Boeing 777 Family Rework


#1

This photo was taken by Russell Hill. Credits here

About the Boeing 777

The Boeing 777 family is a long-range, wide-body twin-engine jet airliner developed and manufactured by Boeing Commercial Airplanes. They are the world’s largest twinjets and have a typical seating capacity of 314 to 396 passengers, with a range of 5,240 to 8,555 nautical miles (9,704 to 15,844 km). Commonly referred to as the “Triple Seven”, their distinguishing features include the largest-diameter turbofan engines of any aircraft, six wheels on each main landing gear, a fully circular fuselage cross-section, and a blade-shaped tail cone. Developed in consultation with eight major airlines, the 777 was designed to replace older wide-body airliners and bridge the capacity difference between Boeing’s 767 and 747. As it’s Boeing’s first fly-by-wire airliner, it has computer-mediated controls. It was also the first commercial aircraft to be designed entirely with computer-aided design.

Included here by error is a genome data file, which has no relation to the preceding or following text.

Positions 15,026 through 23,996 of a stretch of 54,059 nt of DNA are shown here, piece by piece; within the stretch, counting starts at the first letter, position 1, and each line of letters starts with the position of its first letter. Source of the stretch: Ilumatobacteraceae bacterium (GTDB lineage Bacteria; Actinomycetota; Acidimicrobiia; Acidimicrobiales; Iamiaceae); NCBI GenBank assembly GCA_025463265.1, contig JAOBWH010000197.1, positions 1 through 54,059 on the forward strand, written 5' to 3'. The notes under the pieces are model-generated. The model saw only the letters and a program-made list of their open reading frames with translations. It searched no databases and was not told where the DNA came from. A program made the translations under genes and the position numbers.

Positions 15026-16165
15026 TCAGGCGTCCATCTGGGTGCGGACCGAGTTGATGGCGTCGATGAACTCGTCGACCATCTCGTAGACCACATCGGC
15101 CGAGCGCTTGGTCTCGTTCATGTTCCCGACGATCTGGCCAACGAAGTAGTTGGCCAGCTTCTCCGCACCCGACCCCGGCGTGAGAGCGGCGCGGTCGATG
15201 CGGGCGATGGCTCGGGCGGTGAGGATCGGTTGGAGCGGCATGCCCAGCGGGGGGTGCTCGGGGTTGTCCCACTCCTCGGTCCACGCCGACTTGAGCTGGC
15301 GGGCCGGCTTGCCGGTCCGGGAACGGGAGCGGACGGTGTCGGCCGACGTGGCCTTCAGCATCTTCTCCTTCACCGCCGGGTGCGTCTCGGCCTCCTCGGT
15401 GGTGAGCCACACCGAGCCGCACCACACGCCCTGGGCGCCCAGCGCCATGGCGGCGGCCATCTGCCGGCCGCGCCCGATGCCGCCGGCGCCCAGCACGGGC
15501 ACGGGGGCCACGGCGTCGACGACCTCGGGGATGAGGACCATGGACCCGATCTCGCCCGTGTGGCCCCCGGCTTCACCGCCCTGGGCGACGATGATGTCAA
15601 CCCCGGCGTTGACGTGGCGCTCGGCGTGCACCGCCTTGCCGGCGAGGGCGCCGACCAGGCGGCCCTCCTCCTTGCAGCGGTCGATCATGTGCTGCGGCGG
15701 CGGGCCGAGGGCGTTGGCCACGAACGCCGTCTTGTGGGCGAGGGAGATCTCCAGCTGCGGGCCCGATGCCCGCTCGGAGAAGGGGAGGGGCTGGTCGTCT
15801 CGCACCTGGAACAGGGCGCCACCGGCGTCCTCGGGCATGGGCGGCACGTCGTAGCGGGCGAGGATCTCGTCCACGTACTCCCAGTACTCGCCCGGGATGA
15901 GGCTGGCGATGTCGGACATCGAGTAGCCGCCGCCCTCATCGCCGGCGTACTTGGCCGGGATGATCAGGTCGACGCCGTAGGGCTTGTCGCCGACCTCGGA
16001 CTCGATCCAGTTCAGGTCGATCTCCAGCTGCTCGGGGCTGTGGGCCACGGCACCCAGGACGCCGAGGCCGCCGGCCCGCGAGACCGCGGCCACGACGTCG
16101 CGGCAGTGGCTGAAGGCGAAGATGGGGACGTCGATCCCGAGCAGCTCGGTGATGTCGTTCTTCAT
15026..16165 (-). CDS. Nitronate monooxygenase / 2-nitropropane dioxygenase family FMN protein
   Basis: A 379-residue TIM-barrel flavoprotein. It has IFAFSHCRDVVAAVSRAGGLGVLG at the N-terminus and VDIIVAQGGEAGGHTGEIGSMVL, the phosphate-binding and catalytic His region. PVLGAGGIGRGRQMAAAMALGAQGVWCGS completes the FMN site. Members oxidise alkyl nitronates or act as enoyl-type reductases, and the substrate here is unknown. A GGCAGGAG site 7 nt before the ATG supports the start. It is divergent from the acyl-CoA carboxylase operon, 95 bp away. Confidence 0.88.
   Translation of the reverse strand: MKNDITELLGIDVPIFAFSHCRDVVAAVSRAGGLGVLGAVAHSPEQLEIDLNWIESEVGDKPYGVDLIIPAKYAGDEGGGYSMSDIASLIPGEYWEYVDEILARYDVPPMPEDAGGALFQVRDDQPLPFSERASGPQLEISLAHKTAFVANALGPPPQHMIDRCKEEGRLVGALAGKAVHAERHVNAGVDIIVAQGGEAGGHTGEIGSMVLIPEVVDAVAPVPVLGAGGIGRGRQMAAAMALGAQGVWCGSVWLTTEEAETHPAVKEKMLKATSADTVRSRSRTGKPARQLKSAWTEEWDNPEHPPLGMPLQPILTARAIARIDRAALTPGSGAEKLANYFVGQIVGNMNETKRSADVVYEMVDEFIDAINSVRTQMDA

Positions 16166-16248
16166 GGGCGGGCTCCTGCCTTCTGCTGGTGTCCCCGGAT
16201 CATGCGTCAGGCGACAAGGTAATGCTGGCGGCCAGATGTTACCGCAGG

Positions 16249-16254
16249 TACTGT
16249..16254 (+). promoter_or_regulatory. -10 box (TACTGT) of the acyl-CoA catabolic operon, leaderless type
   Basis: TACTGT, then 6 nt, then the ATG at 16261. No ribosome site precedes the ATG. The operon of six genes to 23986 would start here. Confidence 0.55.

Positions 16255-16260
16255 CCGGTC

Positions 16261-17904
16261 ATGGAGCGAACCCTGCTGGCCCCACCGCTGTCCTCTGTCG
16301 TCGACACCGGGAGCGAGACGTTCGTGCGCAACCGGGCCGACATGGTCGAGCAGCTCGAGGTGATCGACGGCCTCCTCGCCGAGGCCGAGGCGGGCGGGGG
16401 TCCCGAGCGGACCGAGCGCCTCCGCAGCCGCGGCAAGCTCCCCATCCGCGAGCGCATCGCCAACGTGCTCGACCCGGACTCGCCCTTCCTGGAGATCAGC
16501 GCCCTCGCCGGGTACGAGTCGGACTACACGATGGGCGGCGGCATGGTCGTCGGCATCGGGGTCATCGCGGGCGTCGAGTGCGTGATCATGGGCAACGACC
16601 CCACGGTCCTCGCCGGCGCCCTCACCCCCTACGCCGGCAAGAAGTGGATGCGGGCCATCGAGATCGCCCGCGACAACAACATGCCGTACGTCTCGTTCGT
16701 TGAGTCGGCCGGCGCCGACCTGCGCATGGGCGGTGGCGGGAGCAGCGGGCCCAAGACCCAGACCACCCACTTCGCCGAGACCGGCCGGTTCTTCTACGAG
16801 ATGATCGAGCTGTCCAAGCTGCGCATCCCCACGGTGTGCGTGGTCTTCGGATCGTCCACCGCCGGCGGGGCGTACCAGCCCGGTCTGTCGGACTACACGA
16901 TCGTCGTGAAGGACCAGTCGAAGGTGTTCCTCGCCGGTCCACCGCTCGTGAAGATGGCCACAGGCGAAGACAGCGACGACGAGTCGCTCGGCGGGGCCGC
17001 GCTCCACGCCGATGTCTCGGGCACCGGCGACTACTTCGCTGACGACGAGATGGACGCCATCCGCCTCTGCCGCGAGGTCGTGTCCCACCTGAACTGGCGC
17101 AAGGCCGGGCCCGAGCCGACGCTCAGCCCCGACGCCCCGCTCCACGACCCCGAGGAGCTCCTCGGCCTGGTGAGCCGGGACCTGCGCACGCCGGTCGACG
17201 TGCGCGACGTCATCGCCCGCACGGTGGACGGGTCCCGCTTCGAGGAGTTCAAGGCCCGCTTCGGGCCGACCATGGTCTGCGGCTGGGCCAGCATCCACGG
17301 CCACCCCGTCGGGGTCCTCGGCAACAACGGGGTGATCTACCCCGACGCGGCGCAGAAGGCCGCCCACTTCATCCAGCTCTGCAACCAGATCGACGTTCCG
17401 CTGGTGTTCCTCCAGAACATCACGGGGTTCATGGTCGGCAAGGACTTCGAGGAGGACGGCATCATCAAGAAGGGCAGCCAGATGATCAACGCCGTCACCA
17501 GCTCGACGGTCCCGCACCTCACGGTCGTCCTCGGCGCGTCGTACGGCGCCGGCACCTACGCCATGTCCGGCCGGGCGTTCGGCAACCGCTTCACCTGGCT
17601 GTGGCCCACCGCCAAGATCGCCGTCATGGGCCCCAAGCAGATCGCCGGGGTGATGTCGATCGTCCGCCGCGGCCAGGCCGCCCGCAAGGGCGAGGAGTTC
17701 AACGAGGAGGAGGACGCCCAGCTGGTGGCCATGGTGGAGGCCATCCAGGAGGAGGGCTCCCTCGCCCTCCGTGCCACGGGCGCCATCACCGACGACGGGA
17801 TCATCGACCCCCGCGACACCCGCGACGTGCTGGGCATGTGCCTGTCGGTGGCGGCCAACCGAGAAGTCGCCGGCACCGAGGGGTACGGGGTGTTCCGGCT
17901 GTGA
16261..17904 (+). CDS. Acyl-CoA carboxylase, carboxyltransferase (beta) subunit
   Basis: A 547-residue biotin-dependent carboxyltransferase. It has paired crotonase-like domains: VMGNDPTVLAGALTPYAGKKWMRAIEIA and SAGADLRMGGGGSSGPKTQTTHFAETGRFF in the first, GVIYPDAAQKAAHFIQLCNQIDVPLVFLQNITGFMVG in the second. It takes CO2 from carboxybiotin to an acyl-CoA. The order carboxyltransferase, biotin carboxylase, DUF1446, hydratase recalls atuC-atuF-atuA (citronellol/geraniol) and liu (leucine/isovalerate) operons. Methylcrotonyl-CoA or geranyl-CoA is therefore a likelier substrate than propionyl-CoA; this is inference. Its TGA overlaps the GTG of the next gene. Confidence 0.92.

The 777 is produced in two fuselage lengths as of 2017. The original 777-200 variant entered commercial service in 1995, followed by the extended-range 777-200ER in 1997. The stretched 777-300, which is 33.25 ft (10.1 m) longer, followed in 1998. The initial 777-200, -200ER and -300 versions are equipped with General Electric GE90, Pratt & Whitney PW4000, or Rolls-Royce Trent 800 engines. The extended-range 777-300ER and ultra long-range 777-200LR variants entered service in 2004 and 2006 respectively, while the 777F, a freighter version, debuted in February 2009; these variants all feature high-output GE90 engines and extended raked wingtips. The 777-200LR is the one of the world’s longest-range airliners, able to fly more than halfway around the globe, and holds the record for the longest distance flown non-stop by a commercial aircraft.